In 2012, Stefan Heidenreich appeared to be Beiersdorf’s knight in shining armor, ready to rescue the Hamburg-based company from having spread itself too thin.
At the time, Beiersdorf, a consumer conglomerate that makes the Nivea skincare and body care products, wasn’t winning over new customers; its make-up range and natural cream products simply didn’t appeal. Former chief executive Thomas-Bernd Quaas barely had a chance to announce his strategic move toward a pure skincare range before 54-year-old Mr. Heidenreich swept in and took over the reins.
Mr. Heidenreich weeded out the weaker products, bid farewell to pop star Rihanna as brand ambassador, showed old board members the door and ushered in new ones. All successful moves if you look at Beiersdorf’s profits, which have soared by over 40 percent to some €1 billion ($1.06 billion) since he took over. Official numbers will be released this Wednesday.
Currently, the cosmetics and adhesives company is doing so well that plans are underway to build a new company headquarters in Hamburg. However, the chief executive seems unsure what else to do with his earnings.
According to the French bank Société Générale, Beiersdorf has amassed capital of €3.8 billion – a handsome sum for a company that reported estimated revenues of €6.75 billion last year.
While its largest competitor, consumer products company Henkel, is busy buying up companies to strengthen its market position, Beiersdorf is squirreling away its cash in its savings account. As a result, the company appears to be slipping behind its rivals. The profit margin on Beiersdorf’s cosmetic products was a mere 13.9 percent in 2015, trailing behind competitors such as Procter & Gamble with 19.1 percent and even relative small fries such as cosmetics company Schwarzkopf with 15.3 percent.
Also, Beiersdorf shareholders haven’t seen much of the money, with dividends having remained at 70 cents per share for years. It’s rumored that management might once again propose a 70-cents payout this year, though the official announcement will likely only be made at its annual general meeting set for next month.
“Beiersdorf really has got some nerve not raising the dividend by at least a few cents,” said Stefan Kraus from the DSW, a German shareholders’ association.
The company owns almost 10 percent of its own stock. Majority shareholder and billionaire Michael Herz meanwhile maintains 60.99 percent of the voting capital via his holding company Maxingvest, which also owns the Tchibo coffee and trading group. Mr. Herz, now 73, saved Beiersdorf from a takeover by Procter & Gamble in 2003.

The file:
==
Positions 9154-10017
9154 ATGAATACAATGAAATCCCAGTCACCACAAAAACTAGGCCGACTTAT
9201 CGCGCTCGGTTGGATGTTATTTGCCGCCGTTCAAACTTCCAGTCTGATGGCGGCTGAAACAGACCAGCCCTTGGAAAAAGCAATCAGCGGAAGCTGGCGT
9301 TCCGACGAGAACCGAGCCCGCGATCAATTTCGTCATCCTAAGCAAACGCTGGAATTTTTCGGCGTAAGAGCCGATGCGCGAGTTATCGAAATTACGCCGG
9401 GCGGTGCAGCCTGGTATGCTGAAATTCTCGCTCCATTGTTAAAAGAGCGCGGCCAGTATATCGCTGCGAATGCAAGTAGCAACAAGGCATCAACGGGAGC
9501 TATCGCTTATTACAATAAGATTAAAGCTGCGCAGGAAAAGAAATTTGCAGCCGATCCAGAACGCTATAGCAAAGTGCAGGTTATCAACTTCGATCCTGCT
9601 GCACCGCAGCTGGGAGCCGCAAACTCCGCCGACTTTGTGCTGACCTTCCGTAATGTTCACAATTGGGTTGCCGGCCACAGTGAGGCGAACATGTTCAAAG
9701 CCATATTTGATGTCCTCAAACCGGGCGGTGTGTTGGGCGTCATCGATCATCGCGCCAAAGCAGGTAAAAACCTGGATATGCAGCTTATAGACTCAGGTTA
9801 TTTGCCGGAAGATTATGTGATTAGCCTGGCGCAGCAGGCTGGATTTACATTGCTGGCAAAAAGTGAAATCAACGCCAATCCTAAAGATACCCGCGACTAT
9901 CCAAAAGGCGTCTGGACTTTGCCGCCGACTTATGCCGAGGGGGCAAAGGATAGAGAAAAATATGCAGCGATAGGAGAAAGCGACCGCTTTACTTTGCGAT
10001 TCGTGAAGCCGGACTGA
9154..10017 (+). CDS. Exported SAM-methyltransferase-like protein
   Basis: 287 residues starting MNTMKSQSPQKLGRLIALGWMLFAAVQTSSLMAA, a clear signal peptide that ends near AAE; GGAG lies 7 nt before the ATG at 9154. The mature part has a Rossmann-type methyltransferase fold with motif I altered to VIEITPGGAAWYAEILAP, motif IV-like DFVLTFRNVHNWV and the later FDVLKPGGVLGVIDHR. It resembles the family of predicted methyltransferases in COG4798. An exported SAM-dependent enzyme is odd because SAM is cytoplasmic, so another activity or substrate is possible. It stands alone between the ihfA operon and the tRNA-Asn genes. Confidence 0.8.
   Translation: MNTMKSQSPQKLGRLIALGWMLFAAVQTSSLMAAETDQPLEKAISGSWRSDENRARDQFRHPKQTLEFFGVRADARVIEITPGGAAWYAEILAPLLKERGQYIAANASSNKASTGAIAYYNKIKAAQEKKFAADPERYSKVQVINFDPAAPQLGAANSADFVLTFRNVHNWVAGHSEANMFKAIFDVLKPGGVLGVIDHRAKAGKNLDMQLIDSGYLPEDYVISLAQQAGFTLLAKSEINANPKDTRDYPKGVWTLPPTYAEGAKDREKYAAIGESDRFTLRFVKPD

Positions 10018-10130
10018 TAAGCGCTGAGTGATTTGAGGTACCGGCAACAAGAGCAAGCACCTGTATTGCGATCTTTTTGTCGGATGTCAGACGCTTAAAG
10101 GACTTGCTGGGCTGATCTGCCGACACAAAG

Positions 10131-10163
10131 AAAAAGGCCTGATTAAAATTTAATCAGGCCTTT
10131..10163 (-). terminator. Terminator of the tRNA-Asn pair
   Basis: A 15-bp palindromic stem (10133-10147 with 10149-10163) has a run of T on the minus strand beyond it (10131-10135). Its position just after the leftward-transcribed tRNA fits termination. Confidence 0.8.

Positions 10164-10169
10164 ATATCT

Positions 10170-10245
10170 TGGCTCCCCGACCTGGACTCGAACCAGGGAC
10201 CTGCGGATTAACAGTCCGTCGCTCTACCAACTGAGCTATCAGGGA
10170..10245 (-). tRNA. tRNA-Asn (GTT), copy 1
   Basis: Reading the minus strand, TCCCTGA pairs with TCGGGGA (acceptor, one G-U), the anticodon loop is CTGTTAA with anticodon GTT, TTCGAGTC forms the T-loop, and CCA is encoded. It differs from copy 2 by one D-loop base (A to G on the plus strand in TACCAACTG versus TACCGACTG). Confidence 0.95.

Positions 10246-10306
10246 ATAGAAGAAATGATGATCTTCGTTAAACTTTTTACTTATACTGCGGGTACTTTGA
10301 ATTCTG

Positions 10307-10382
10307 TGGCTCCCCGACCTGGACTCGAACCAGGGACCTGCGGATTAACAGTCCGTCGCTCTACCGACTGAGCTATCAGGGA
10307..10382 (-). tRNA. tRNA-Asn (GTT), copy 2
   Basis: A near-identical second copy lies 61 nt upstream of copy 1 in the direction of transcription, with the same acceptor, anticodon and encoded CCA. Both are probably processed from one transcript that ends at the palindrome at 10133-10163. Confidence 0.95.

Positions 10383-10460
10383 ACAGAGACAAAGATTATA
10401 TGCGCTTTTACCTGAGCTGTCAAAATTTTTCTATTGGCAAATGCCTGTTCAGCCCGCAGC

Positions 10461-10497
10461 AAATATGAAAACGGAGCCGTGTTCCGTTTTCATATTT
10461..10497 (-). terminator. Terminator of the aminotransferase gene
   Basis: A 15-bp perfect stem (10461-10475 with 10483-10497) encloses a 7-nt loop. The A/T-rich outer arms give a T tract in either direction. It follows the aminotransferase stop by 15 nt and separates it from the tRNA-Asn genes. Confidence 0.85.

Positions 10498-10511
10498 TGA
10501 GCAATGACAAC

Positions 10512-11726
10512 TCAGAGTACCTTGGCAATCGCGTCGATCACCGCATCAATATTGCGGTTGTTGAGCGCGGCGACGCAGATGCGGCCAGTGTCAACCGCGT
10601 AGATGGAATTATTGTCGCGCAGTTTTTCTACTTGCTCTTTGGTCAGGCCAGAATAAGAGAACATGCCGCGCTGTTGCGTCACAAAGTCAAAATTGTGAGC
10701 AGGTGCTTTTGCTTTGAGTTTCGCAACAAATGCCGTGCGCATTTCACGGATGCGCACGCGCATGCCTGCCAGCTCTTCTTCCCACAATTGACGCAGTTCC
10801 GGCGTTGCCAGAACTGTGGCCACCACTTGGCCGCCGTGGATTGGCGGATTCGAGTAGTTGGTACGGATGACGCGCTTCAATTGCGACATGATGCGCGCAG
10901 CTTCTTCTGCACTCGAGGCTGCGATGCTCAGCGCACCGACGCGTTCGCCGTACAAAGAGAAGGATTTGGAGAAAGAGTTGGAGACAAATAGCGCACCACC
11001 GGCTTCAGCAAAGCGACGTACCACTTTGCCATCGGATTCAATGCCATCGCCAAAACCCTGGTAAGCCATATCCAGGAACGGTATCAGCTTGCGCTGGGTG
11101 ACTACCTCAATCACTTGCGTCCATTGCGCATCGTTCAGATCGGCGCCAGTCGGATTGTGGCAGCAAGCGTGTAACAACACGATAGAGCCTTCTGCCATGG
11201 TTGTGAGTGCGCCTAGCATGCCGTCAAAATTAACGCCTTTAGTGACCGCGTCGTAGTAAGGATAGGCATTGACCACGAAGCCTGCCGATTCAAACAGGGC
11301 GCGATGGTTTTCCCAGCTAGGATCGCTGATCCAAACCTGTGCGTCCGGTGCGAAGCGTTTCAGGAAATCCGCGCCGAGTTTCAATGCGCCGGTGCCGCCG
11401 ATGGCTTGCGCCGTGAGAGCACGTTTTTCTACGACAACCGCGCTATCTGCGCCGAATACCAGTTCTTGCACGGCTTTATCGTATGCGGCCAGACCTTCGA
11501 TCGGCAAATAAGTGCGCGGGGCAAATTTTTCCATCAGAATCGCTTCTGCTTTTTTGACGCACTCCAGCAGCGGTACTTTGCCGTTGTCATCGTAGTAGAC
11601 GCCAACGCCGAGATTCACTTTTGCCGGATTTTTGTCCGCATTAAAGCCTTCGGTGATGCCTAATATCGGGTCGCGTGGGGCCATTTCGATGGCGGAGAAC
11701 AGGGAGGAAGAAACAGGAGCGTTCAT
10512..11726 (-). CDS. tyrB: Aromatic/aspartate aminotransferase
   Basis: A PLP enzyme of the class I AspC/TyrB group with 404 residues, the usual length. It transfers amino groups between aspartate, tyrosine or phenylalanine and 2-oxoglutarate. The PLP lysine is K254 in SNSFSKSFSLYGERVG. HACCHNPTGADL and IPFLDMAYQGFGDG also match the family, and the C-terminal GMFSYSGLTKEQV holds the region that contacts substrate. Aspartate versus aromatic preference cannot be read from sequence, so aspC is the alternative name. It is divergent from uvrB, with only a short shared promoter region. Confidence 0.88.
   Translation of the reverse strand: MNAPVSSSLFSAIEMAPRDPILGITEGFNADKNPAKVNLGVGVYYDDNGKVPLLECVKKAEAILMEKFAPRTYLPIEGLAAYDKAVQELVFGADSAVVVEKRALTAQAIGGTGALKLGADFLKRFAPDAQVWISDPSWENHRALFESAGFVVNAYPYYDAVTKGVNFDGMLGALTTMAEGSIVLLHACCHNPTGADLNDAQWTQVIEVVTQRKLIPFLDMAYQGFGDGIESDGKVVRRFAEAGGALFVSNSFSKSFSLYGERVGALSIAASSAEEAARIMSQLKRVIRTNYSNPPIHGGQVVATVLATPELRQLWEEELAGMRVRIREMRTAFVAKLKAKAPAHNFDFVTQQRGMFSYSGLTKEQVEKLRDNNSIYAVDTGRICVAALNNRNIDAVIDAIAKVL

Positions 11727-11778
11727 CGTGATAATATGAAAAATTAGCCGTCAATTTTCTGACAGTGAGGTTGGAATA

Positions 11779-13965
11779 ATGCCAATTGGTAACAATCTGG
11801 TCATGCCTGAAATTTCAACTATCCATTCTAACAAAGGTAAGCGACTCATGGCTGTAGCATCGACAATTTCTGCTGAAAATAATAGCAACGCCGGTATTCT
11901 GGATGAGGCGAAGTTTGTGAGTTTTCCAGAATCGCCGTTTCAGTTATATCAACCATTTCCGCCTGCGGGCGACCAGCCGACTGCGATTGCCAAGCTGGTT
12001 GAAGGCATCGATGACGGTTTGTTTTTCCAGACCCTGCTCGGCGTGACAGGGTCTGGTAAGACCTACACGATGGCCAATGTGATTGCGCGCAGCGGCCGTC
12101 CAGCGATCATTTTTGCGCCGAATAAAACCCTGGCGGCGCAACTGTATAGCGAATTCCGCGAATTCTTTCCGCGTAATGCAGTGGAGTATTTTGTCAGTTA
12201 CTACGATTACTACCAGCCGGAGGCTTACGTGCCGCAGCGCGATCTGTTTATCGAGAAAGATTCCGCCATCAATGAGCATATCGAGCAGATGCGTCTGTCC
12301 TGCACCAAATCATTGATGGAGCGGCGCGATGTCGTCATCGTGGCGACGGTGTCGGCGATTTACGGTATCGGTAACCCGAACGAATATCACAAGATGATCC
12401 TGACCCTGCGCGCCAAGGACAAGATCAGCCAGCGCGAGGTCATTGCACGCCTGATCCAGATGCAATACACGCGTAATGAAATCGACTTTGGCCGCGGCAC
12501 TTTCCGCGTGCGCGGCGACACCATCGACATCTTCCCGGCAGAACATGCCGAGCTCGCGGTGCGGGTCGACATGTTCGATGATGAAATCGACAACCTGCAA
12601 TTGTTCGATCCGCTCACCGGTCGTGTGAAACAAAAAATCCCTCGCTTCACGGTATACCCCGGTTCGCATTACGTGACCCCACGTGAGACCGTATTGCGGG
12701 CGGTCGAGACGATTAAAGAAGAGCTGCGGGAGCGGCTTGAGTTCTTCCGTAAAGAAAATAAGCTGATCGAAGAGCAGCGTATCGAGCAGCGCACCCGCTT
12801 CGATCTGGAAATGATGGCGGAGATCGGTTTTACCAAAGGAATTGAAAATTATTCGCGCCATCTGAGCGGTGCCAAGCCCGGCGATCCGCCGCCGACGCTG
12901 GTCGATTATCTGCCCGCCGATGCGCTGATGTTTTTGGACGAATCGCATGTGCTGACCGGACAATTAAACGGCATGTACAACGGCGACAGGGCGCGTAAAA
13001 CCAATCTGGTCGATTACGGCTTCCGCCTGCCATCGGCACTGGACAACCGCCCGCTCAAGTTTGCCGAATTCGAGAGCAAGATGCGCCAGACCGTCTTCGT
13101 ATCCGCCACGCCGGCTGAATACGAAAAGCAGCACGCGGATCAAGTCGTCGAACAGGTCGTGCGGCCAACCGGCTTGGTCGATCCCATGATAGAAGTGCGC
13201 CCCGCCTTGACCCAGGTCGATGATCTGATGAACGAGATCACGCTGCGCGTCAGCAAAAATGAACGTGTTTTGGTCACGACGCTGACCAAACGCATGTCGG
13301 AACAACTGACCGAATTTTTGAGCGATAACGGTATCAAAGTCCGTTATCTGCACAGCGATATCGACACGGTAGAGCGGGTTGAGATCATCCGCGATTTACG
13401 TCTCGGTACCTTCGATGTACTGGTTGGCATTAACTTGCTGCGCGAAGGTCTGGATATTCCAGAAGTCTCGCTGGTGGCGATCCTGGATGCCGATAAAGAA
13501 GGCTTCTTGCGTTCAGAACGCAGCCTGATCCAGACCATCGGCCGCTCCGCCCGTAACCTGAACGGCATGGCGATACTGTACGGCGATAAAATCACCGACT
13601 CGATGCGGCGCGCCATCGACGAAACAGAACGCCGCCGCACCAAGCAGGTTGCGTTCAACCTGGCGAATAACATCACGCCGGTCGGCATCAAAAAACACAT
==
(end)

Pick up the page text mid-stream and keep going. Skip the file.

Small shareholders, however, are increasingly concerned about Beiersdorf’s apparent lack of strategy. This was heightened by a scathing report by London-based analyst Pinar Ergun of the Swiss bank UBS, who attacked the heart of Mr. Heidenreich’s leadership.
Indeed, Mr. Heidenreich is profiting from the fact that Nivea has shown stronger growth than its skincare competitors in recent years. But, according to Mr. Ergun, this won’t last. “Beiersdorf’s sales growth will lag behind key competitors if it doesn’t build up size in emerging markets and in the digital sector,” he warned.
In addition, a UBS consumer survey discovered that Nivea is perceived as neither new nor innovative. And a mere 29 percent of Nivea customers would recommend their friends to buy the famous moisturizer, compared with 50 percent of Avon users.
“Beiersdorf's sales growth will lag behind key competitors if it doesn’t build up size in emerging markets and in the digital sector.”
Beiersdorf shrugged off the criticism: “It’s an analyst’s right to form an independent external opinion of our company.” However, as the company points out, there have been positive reports as well.
The publicity-shy Mr. Heidenreich has been reticent to reveal much about his corporate strategy. He tends to avoid public appearances, despite being the only boss of a blue-chip DAX listed company in Hamburg. Even his “Blue Agenda”, an official statement made up of mostly short, declarative sentences on brand strategy, received scant media attention.
One way forward for Beiersdorf could be to consider possible takeovers. But this would have to meet with the approval of majority shareholder Mr. Herz, who has been wary of purchases ever since Beiersdorf’s bought the hair care business of Chinese group C-Bons in 2007. That acquisition flopped miserably and it took Beiersdorf years to reduce the losses to zero. Mr. Herz does not want to make the same mistake again and is urging Mr. Heidenreich to refine his search to the skincare sector only.
What’s more, consumer goods companies are currently highly valued due to their relative economic independence, making it a less than ideal time for an acquisition. “We will only buy if it fits strategically and the price is reasonable,” said a Beiersdorf spokeswoman.
Meanwhile, the clock is ticking. Hans-Martin Buhlmann, head of a German association of institutional shareholders by the name of VIP, has called for a deadline to be set at the annual general meeting next April. The ultimatum: Either Beiersdorf buys something within three years or pays out a decent amount of money to shareholders.
Independently, Mr. Heidenreich is also under time pressure, as his contract runs out at the end of 2019, giving him two years to develop a future vision for Beiersdorf. According to sources, the CEO has already intimated that there is more to his life than work.